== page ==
The Approval Drought Continues
This article was originally published in RPM Report
No matter how you look at the numbers, it was another bad year for new product launches in the US. FDA approved more new drugs than last year, but just barely. And the number of products going off-patent actually exceeded the number of new launches. The sparse crop of new drugs this decade means lean years ahead for the pharma industry.
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New molecular entity approvals dipped in 2010 and Innovative Commercial Therapies dropped even more sharply. Add to that a significant drop in filings in 2010 and it is hard to be optimistic about a turnaround in approval numbers any time soon.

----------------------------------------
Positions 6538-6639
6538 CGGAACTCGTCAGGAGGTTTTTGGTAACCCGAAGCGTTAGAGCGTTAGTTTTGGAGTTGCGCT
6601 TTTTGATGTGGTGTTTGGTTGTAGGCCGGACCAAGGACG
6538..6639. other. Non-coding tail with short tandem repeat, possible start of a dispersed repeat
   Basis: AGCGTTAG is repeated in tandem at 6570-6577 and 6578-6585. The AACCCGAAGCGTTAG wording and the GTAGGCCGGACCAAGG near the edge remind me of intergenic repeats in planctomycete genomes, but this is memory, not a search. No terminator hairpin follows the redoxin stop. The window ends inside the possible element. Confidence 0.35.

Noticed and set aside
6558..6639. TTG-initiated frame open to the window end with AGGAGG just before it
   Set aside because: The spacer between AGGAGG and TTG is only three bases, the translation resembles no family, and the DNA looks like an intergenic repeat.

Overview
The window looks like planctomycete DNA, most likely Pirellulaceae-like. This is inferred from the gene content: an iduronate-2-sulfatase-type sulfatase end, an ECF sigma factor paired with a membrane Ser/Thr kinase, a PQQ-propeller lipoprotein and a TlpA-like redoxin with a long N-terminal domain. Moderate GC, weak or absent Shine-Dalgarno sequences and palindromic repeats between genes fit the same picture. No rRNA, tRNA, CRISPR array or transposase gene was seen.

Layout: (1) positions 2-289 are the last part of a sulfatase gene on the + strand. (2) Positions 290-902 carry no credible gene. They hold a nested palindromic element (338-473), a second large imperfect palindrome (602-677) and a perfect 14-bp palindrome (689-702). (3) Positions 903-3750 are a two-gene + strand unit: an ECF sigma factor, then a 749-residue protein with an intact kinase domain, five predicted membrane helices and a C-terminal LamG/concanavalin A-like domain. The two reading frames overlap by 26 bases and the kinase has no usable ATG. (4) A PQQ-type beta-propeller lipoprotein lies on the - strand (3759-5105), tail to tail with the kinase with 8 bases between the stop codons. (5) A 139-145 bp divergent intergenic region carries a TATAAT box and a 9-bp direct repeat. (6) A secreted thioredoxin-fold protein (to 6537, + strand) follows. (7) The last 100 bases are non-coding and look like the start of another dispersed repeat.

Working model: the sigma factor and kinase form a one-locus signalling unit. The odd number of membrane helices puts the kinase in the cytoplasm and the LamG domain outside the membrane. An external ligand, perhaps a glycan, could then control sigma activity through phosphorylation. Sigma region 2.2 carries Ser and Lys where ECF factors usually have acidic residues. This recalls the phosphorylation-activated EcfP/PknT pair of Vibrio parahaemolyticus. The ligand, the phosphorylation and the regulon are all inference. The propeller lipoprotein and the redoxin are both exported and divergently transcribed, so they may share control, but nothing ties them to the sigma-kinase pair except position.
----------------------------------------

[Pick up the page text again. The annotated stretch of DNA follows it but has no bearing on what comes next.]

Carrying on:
By FDA's count, novel drug approvals were up more than 30% in 2008, to a respectable 24. Unfortunately, the number of Innovative Commercial Therapies was no better than it has been for the past four years. But it could have been worse.
You have to go back to 1983 to find a year as bad as 2007 for R&D output. It was a terrible year by any measure. The key question for industry: does it need to learn to subsist on a trickle of new drugs coming to market each year, or is the current drought in fact a sign of a transition to a new, more innovative R&D model? The sparse class of 2007 does offer some glimmers of hope.